Matthew 7:1 which cites "judge not lest ye be judged." As in the picture above, some people assume that judgement is reserved for God alone.  Except these same people fail to read the rest of the context of the verse which clearly demonstrates that once one takes the plank out of their own eye, it is feasible to help a brother along with their sin (or the "speck" in the neighbor's eye). See the second half of I Corinthians 5 for further proof that in being brother's with another, judgement in hopes of reconciliation is not only acceptable but promoted.

Matthew 18:20- "For where two or three are gathered together in my name, there am I with them."

Firstly, we must notice that if we take this scripture as absolute truth, let's understand that it's numerical opposite may very well be true also: "If one is gathered in my name, I am not with them." Of course we know how ridiculous this idea is. We know that God is with us in our prayers through one person or by a community.

The worst is the fact that the immediate context has nothing to do with prayer as supposed. The reality is the context is dealing with rebuke amongst a body of believers. See I Corinthians 5 again for further evidence of the idea that judgement and rebuke may occur via the pronouncement of a body of believers.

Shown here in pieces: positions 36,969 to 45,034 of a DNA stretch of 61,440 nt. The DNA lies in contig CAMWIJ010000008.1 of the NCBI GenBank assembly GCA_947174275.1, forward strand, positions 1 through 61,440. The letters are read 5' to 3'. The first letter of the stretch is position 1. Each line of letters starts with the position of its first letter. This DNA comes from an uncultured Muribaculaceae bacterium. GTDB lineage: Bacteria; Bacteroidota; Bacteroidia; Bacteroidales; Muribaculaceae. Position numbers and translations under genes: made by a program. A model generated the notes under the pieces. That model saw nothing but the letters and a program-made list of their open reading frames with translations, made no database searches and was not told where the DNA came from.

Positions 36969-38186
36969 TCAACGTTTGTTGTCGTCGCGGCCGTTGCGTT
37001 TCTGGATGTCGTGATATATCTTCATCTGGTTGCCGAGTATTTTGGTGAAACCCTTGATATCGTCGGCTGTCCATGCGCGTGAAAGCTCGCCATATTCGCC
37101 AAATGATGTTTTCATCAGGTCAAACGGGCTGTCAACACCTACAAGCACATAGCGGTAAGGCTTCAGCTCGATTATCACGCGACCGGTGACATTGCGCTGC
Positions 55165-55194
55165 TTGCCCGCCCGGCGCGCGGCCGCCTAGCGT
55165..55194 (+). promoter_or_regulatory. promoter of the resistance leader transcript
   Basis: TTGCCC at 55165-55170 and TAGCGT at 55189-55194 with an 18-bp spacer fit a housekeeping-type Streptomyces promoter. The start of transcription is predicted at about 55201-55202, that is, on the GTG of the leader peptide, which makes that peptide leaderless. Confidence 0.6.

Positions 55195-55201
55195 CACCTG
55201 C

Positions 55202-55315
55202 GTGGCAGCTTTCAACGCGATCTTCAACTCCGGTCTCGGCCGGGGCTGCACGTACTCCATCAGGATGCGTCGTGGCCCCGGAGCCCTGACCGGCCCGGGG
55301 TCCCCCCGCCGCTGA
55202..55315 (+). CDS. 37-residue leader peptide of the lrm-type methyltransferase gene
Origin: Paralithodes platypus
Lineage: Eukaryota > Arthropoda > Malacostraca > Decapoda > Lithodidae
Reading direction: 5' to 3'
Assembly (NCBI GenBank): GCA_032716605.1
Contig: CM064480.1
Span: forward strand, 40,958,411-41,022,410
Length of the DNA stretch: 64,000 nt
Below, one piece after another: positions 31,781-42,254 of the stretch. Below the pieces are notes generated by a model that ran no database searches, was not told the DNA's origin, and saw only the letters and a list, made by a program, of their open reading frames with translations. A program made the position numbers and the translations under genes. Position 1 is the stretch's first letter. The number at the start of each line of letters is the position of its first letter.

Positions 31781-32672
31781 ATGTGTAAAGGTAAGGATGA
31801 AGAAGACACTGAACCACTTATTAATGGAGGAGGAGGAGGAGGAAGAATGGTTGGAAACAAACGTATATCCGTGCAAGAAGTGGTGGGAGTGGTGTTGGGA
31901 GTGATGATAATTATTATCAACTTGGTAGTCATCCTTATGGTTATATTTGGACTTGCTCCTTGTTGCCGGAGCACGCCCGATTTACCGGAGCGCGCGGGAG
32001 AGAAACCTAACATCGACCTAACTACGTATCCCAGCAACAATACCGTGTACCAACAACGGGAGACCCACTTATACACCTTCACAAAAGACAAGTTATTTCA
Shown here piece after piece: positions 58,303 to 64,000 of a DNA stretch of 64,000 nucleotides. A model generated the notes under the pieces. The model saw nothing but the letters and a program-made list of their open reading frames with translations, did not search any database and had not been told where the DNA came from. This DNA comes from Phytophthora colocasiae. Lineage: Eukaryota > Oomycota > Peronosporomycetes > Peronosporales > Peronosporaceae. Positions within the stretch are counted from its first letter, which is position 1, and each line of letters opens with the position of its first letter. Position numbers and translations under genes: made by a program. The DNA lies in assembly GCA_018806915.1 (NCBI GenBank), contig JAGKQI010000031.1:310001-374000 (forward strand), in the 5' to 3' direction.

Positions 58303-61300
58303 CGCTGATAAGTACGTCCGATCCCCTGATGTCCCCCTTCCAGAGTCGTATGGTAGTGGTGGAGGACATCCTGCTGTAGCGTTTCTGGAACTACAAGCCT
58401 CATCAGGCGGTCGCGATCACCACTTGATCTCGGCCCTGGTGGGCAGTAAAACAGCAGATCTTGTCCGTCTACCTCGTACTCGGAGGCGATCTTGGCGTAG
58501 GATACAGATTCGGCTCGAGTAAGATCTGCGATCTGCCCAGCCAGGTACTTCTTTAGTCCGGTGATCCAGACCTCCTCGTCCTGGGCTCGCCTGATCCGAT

Point being, that in context this verse has absolutely nothing to do with prayer.

I Corinthians 15:31- "I Die Daily." Never have I witnessed a scripture so consistently stripped from it's context and applied to a need for daily biblical devotion within a sermon than that which is quoted here. But I really believe, the tendency to rip such scripture from it's context (which has to do with daily sufferings in Paul's life) and apply it to prayer displays our horrible irreverence for the Word and manipulate it any which way we want without thought about what we may be doing to God's word.

I repeat, this verse has nothing to do with killing our flesh daily in prayer.

II Corinthians 6:14- "Do not be unequally yoked." Probably the second most popular verse to rip from it's context and apply some insane meaning which Paul, nor God ever intended. This verse has nothing to do with marriage. The bigger context of the immediate verse itself demonstrates the need to be weary of friendships which unite the "unbeliever and the believer...darkness and light..." Degrees of spirituality or the suspected amount one prayers or the invisibility of one's ministry outside of the platform/altar should have no bearing on who we decide to marry (at least with this verse in mind)...

In closing, thanks to my good, great, and long lost friend, John Wallace for the banner. I think the awkwardness of the banner fits well with what we're going for here on the site. Also, remember to leave your own verses taken out of context in the comment section...and a reminder about our new twitter...